40,000 new laws in the Land of the Free USA for 2011





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Published on Dec 30, 2011

So you elect politicians to protect your freedom and they make 40,000 laws to enslave you and your loved ones forever, ya that about sums it up . Well at least you got football and hockey because its going to take awhile to catch up on the legality's of going outdoors .
40,000 Laws Passed In The U.S. In 2011

Alcohol sales: Shoppers will be barred from purchasing alcoholic beverages using self-check out registers at supermarkets or other stores. The measure is AB183, by Assemblywoman Fiona Ma, D-San Francisco.

In New Jersey, the fees at toll roads and bridges goes up travelers using the Garden State Parkway and New Jersey Turnpike

A Minnesota law taking effect May 25, 2011, required that information about carbon monoxide poisoning be included in the driver's manual and be part of driver's education training. Beginning Jan. 1, 2012, those seeking a driver's license will be tested on their knowledge of carbon monoxide dangers. Minnesota HF 650


Vaccines: Youths 12 or older can consent to medical treatment for the prevention of sexually transmitted diseases, with the focus being young women for the prevention of the human papillomavirus, which causes cancer and can be prevented with a vaccine. The measure is AB499, by Assemblywoman Toni Atkins, D-San Diego.

A new law in Delaware will require people who become members of the Delaware Pension Fund on or after Jan. 1, 2012, to make larger contributions than earlier members. It also will require those new members to be older or to work longer than current members to earn a pension benefit. Delaware HB 81

North Dakota passed a law that bans drivers younger than 18 from using cell phones in their cars (HB 1256), and another that bars all drivers from text messaging (HB 1195)

A new Oregon law adjusts exceptions to the offense of operating a motor vehicle while using a cell phone. The law prohibits texting while driving, but adds an exception for Oregon drivers operating a tow vehicle, roadside assistance vehicle, or a vehicle owned by a utility. Oregon HB 3186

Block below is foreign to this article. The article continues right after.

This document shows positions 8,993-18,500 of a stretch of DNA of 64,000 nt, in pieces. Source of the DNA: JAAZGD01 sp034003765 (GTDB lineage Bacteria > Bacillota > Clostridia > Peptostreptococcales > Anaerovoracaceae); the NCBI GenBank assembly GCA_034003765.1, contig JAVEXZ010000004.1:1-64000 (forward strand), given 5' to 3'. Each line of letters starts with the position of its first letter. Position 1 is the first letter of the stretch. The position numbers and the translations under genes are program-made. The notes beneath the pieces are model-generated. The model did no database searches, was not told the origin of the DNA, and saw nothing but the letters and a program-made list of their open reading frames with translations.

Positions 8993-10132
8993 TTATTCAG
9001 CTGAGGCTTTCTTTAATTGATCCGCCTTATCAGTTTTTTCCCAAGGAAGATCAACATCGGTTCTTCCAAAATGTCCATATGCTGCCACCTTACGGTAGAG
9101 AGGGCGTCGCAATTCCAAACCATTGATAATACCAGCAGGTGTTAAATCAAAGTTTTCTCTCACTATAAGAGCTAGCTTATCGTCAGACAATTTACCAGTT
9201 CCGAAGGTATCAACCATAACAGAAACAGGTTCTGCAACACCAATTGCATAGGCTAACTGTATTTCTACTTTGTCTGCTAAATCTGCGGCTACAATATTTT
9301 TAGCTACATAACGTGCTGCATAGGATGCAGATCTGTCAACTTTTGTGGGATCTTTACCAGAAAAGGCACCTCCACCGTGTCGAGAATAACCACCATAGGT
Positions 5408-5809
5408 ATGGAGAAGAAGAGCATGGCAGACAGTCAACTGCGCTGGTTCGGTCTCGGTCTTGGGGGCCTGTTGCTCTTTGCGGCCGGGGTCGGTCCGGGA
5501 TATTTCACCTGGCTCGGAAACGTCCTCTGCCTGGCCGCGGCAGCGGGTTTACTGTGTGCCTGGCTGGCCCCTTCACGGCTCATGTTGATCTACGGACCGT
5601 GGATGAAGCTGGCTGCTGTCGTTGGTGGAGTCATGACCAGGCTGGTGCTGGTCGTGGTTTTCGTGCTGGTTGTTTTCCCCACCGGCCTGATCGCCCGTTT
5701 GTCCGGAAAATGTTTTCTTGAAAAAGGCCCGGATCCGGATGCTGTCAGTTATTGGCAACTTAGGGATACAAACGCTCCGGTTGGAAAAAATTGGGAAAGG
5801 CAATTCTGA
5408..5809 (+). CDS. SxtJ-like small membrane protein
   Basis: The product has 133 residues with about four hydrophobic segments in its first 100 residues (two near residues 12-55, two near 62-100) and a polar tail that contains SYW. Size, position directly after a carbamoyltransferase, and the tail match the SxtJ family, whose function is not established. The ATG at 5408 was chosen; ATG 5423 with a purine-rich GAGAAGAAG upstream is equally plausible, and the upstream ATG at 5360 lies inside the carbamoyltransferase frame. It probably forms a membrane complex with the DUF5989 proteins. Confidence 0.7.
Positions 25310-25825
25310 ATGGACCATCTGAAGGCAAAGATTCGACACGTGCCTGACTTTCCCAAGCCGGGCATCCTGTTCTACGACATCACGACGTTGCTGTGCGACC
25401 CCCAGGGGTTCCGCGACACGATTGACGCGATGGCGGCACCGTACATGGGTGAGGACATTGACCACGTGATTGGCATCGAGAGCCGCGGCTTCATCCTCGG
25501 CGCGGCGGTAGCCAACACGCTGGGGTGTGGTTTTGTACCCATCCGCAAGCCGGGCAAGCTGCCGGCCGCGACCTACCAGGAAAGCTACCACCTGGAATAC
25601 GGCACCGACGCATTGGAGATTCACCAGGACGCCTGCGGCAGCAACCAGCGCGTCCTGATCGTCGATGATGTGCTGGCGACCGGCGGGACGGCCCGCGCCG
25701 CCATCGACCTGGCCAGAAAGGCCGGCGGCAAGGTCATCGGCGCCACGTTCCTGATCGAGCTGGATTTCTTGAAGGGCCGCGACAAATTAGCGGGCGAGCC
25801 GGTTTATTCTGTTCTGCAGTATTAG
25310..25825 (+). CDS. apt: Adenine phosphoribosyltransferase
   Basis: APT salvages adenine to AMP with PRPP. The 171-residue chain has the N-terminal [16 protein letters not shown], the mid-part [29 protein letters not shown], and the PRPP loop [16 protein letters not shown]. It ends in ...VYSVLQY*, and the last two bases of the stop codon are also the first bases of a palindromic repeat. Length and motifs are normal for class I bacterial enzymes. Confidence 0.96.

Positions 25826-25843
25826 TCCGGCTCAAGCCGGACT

A new law in California makes it a misdemeanor to openly carry an exposed, unloaded handgun while in a public place or on a public street in an incorporated city, or in specified prohibited areas of an unincorporated county. California AB 144

A law in California adds lesbian, gay, bisexual and transgender Americans, persons with disabilities, and others to the list of cultural groups whose roles and contributions to the development of the United States should be accurately portrayed in social science instructional materials. California SB 48

Legislation in California will include certain posts on social networking sites as a form of bullying, incorporating them into existing law that deems cyber bullying as grounds for student suspension or expulsion. California AB 746

Consumer Protection

A new law in California prohibits the use of ultraviolet tanning devices by children under the age of 18. California SB 746

Legislation in Oregon establishes the Law Enforcement Medal of Ultimate Sacrifice, which the governor may award to the family of a law enforcement officer who dies performing job duties or is killed because of his or her position. Oregon SB 976

An Oregon law directs the Transportation Department to construct and maintain a roadside memorial sign for police officers killed in the line of duty. The law creates a Roadside Memorial Fund to finance the memorials. Oregon HB 3039


Laws requiring businesses to enroll in the federal E-Verify program to determine the eligibility of their employees to work in the U.S. will go into effect in Louisiana (HB 646), Tennessee (HB 1378), South Carolina (SB 20) and Georgia (HB 87).

In Illinois, you will no longer be able to throw out old electronics. Residents must recycle laptops, cell phones, and other gadgets. The law is aimed at protecting the environment by keeping the toxic metals electronics contain out of landfills and preventing the loss of component materials that can be reused. Violating the law could results in a fine of $25 for a first offense and $50 for subsequent offenses.


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